August 26, 2002
Revisiting the Lawton/Reed trade
It got me thinking about last year's deadline deal that sent Twins' starting right fielder and leadoff hitter Matt Lawton to the Mets for Rick Reed.
I remember seeing the trade on the ESPN2 ticker:
I saw "Mets trade SP Rick Reed to Twins..." and I got excited.
The low budget Twins had actually made a trade to acquire some high priced talent!
Then the scroll continued and I saw "...for RF Matt Lawton."
I was pretty dumbfounded.
While I liked the acquisition of Rick Reed to help bolster the pitching staff, I couldn't figure out why the Twins would trade their starting right fielder and probably their most productive hitter (up to that point) to get him, when the offense needed a boost as it was.
After the trade, the Twins' offense became almost non-existent, Rick Reed struggled, and they faded badly in the second half, losing the division to Cleveland.
Terry Ryan took a lot of heat here locally about the trade and he also took some flak from the "stat-head" websites that I frequent.
And I will admit that I was among those not pleased with how the trade worked out for the Twins.
But that was last season.
This year has been a whole different story.
Matt Lawton (who was traded to Cleveland in the off-season, coincidently) has struggled badly all season when he hasn't been injured (he has already missed 21 games).
Here are Lawton's 2002 stats with Cleveland, compared to his numbers with the Twins last year, before being traded (the games played are close enough for a good comparison):
Year ABs .AVG .OBP .SLG SBs
2001 376 .293 .396 .439 19/25
2002 396 .240 .344 .396 8/17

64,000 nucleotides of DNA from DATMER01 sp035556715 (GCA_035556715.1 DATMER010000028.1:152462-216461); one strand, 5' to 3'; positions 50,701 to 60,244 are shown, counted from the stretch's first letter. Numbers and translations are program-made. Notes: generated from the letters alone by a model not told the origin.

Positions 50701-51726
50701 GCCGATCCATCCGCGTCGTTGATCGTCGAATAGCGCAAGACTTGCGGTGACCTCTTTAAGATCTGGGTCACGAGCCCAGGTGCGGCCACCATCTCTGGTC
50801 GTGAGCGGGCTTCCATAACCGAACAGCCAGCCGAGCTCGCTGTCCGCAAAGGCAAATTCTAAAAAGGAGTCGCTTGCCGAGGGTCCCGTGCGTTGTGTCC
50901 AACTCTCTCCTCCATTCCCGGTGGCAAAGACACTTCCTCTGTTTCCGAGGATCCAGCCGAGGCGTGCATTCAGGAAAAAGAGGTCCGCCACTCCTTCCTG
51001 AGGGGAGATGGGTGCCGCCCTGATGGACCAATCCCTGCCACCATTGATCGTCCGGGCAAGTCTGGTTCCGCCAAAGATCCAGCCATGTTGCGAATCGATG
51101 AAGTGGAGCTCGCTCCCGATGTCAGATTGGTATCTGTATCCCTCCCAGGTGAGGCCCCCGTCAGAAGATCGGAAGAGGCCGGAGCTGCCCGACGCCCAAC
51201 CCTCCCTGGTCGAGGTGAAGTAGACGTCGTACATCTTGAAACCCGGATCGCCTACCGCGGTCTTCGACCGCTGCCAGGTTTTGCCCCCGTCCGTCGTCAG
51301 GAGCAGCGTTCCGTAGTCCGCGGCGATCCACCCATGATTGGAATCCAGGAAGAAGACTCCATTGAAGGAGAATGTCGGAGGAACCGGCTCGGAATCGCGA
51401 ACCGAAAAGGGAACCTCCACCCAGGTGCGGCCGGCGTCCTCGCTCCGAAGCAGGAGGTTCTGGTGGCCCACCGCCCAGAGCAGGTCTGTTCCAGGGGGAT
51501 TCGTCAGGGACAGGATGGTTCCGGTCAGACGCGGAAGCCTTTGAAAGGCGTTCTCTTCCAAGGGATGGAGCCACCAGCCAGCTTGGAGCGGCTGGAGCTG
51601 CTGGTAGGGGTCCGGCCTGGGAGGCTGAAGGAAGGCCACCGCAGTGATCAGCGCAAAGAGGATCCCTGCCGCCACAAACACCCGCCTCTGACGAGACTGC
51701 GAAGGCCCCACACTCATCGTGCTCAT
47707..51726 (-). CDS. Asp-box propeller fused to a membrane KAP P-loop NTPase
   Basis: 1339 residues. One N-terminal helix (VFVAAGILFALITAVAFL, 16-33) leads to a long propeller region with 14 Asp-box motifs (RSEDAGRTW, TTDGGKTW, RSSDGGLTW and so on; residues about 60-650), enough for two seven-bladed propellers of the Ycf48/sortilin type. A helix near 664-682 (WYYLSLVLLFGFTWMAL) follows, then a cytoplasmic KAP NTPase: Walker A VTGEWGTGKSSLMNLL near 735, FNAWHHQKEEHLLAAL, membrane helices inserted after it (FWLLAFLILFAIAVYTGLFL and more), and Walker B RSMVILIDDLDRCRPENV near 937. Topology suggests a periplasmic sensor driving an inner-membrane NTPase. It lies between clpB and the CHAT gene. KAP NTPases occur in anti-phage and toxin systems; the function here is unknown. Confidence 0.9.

As you can see, Lawton has not been anywhere close to the great on-base % source that he was for the Twins.
His batting average has dropped over 50 points and his speed has disappeared.
His outfield play, which was never great, has suffered because of his injured shoulder, to the point that he was switched from RF to LF.
Combining his totals from his time with the Mets last year and Cleveland this year makes for about a full-season's worth of games for Lawton, since being traded:
ABs .AVG .OBP .SLG HR 2B BB SB CS
579 .242 .346 .389 16 30 79 18 11
So, basically Lawton has not very good since the Twins traded him.
Just for comparison, contrast the numbers above to his numbers with the Twins in 2000:
ABs .AVG .OBP .SLG HR 2B BB SB CS
561 .305 .405 .460 13 44 91 23 7
Okay, enough already about Matt Lawton!
How has Rick Reed fared as a Minnesota Twin?
Reed in 2002:
26 Games Started
12 Wins, 6 Losses
93 Strikeouts vs. 20 Walks
Not too shabby.
His 4.10 ERA is about 9% better than league average.
He has eaten innings (he is on pace for about 185 IP) and pitched a lot better than league average, which is exactly what the Twins have needed in the wake of a lot of injuries to their key pitchers (Joe Mays, Eric Milton and Brad Radke have all missed significant time).
And since the All-Star break, he has been even better, helping the Twins put away the White Sox:
G IP ERA. W L SO BB
8 52 3.12 6 1 32 3
You gotta love that 32-3 K/BB ratio!
Of course, a significant part of the trade was what the two players did in the last part of last season for their new teams.
While I already touched on Lawton's struggles with the Mets, I haven't mentioned how Reed fared with the Twins last year.
He wasn't very good.
GS IP ERA. W L SO BB
12 68 5.19 4 6 43 14
There is no doubt that the Twins faded in the second half of last season and lost a chance at winning the division in part because of the Lawton/Reed trade.
However, this season the trade has worked out very well for the Twins.
Reed has been about as good as he was during his last 2 years (all of 2000 and most of 2001) with the Mets.
In those two seasons he had an ERA that was about 10% better than league average (when taking home ballpark into account).
And this season, as I already said, Reed has an ERA that is about 9% better than league average.
And that is without even taking into account that he plays in a hitter's park, the Metrodome.
The guy the Twins traded away, Matt Lawton, has struggled both at the plate and with injuries.
And, although losing his offense in RF hurt for the end of last season, the Twins have had and will continue to have an adundance of qualified hitters available to play right field for them.
As a whole, Twins RFs have hit .284/.361/.477 with 21 HRs, 23 doubles and 80 RBI.
And they have guys like Michael Cuddyer, Mike Restovich and Lew Ford in AAA, ready to step in at any time.
Once again, Terry Ryan made a good trade.
Even if it took a little while for me to realize it...